Upcoming Computer Science BA graduate/intern(?) [ Looking for input ]



  • I am currently attending a University and in my Senior year of obtaining my Computer Science degree. Currently beginning to look for jobs, internships and everything and beginning to kind of worry as I feel that there is a vast amount that I do not know, and what I do know I feel that I do not know enough to be able to hop into the job market and be of value. I am definitely not sure how working in a programming occupation is however, which is why I am hesistant. 

     

    Currently I am taking a z/OS and COBOL class which is advancing what I had learned in the past for Assembler. Basically this semester it is expected that we learn to write the JCL, work with QSAM, TSAM, IDCAMS and External Linkage. In my past Assembler course, we had used ASSIST, which my current professor says is the "baby" way and we will not be using it, but feel that I learned a great deal in that class.  Kind of curious if what I am expected to learn in what I had listed is an acceptable amount of knowledge for the real world? Obviously the learning experience would be everlasting but I kind of want to know what to expect just coming out of college if I were to get a Mainframe job, which I wouldn't mind by any means. 

     

    My second strongest(ish) language I would say would be Java. I did a lot of the work in the NetBeans IDE which I imagine with a bit of practice I could adapt to Eclispe nicely. This is what I had learned in and took two semesters in, learning the basics and then advancing onto classes. Didn't get into any applet or fancy stuff and curious if I should learn that on my own, or where I should go next with learning more. I did enjoy Java when I worked with it, but haven't worked with it much since. Would like to improve to an entry level experience base. 

     

    Other languages I have worked in is C++, which I learned the STL. I transferred at this time not knowing any C++, and my only experience prior was Java. I started taking the STL course at the university I transferred to (This is the third semester C++ course at the university) so I came in not knowing any of the syntax (cout/cin/pointers etc) and came out just fine with a high B. If not for the midterm, It would of been better. 

     

    I've also worked with HTML/CSS/Javascript/PHP and some bash in Unix. Not hugely into the Web Development portion and hoping to not take it up as a career. I can code and design it just fine, however not a HUGE interest of mine. Out of all the programming languages however I have not had a huge issue with any of my programming assignment. I have completed them all with no or little trouble(to be expected) and felt comfortable with what they were introducing.

     

    Basically my main concern is that out of all of my courses I have not had to work with a database while coding in Java/C++ to know how to connect them or work with saving the data. The only time that I have had to work with a database is in a database course I have taken, where we basically programmed a smaller scale social network in HTML/CSS using MySQL. I am also not sure that what I have learned in Java/C++, I haven't learned in depth enough to go and program a game, or a quality business application without having to research it and learn more to do it.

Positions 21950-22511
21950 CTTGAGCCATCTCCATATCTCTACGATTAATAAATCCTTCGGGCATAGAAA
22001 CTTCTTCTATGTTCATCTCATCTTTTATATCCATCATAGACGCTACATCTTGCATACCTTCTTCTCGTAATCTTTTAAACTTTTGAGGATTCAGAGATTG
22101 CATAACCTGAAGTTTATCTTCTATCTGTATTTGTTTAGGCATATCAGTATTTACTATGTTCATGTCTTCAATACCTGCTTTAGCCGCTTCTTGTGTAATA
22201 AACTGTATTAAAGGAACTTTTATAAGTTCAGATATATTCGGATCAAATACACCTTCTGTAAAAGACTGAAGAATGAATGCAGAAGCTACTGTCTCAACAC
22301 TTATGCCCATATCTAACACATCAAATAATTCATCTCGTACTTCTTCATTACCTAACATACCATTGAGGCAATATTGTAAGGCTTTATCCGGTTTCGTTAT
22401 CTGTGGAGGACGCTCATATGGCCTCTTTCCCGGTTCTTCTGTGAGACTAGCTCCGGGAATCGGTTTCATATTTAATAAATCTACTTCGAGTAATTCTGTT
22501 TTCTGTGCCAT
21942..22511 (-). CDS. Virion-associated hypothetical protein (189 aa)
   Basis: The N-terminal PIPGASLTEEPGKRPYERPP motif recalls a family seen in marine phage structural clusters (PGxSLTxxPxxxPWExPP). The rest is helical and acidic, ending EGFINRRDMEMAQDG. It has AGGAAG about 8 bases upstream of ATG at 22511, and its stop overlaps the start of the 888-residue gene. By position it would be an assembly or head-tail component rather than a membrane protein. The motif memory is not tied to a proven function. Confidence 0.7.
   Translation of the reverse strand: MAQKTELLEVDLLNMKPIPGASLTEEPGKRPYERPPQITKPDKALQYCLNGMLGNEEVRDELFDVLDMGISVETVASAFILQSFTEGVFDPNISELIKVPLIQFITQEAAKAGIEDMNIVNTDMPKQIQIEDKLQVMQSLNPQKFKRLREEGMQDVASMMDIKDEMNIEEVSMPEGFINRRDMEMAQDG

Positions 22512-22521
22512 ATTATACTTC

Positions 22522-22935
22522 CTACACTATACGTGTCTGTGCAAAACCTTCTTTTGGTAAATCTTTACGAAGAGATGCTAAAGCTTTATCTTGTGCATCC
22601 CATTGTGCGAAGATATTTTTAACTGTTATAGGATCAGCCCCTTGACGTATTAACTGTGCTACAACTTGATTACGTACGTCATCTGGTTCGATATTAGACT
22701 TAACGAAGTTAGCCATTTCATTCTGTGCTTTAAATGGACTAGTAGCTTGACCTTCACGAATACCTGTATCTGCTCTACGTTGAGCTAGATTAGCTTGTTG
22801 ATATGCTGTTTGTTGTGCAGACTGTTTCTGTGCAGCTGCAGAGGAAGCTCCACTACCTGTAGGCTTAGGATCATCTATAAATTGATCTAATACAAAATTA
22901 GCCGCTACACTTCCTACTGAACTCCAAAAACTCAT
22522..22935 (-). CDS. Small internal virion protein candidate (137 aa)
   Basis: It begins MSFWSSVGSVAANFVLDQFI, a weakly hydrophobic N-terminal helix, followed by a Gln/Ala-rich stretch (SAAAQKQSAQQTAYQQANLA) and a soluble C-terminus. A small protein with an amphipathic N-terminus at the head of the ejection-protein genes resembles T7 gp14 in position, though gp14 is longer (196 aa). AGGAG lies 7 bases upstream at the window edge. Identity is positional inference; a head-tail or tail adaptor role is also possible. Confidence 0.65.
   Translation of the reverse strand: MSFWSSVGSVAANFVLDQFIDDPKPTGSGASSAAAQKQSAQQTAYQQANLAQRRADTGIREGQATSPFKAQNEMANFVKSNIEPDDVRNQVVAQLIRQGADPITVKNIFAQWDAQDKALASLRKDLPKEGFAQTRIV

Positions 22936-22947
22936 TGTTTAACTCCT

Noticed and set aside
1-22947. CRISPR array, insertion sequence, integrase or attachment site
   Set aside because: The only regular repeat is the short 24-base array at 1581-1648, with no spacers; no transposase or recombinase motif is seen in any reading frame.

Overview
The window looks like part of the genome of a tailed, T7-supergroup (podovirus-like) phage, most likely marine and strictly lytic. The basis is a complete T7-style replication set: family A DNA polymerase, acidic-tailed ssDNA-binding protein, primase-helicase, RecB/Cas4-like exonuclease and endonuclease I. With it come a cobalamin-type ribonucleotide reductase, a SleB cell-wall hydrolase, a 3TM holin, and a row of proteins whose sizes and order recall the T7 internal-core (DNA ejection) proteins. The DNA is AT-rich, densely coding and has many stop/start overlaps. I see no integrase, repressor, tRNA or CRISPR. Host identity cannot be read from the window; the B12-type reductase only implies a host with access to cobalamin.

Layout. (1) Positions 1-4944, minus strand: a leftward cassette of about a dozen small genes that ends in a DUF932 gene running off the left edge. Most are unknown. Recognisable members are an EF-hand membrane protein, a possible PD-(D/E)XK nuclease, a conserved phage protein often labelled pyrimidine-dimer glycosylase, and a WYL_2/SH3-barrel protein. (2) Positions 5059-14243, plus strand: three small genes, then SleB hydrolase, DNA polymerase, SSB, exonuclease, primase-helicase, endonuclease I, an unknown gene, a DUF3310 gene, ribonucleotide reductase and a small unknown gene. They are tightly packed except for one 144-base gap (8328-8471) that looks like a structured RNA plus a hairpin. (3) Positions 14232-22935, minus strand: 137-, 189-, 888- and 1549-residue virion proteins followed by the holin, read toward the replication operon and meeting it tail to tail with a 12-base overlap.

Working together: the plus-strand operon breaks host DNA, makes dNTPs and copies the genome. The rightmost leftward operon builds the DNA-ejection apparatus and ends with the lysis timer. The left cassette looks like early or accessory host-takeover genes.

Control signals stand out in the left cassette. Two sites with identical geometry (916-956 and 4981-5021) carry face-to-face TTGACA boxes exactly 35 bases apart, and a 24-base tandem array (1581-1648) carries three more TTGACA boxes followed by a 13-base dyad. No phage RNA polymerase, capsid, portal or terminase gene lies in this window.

In my next semester I plan on taking a Software Engineering course, and then the next class would either be .NET or another JAVA course(which would touch base with Java applications/applets, TCP/IP socket connections, client-server connections and Java DB Connectivity)

    So this brings us to the core of the post...

     

    For those who have worked with hiring or dealing with new CS graduates, or others with input in the field:

     

    1) Is what I have so far a good start? Where should I focus my attention with what I have/going for. Ideally I would like to get something with working in Mainframe or Java, but as an entry level programmer, I am unsure on how much I should know when graduating.

    2) When applying for an entry level position for a new graduate or an internship, what kind of questions come up? I googled a few examples and several examples we have never touched point on, while some I am capable of answering. I feel that some that I read very well could be for a more advanced position for a person with experience. Just trying to get an idea. I also was brought to a coding horror webpage where a user quized their applicant about writing a Fizz-Buzz program (Write a program that prints numbers 1-100, multiples of three print Fizz, multiples of 5 print Buzz and multiples of 3 and 5 print FizzBuzz) which I was able to do perfectly fine in just a couple of minutes (as much time as it took to write it out). 

    3) When normally going into a job, how does it normally start? How much time do you have to prepare for the given assignment, as I imagine I would be coming in on a project that is already underway. Would I just be thrown into whatever they are working on and expected to know exactly what is going on on the spot, or would I have time to look over what has been done (reasonably depending on the scale of the project) and then formulate a plan?

    4) For those that have interned in the past, how was your experience? What should I look out for, and be ready to experience. I am looking into getting an internship for the summer of 2013 to get actual job experience under my belt, and curious as to what your experiences were.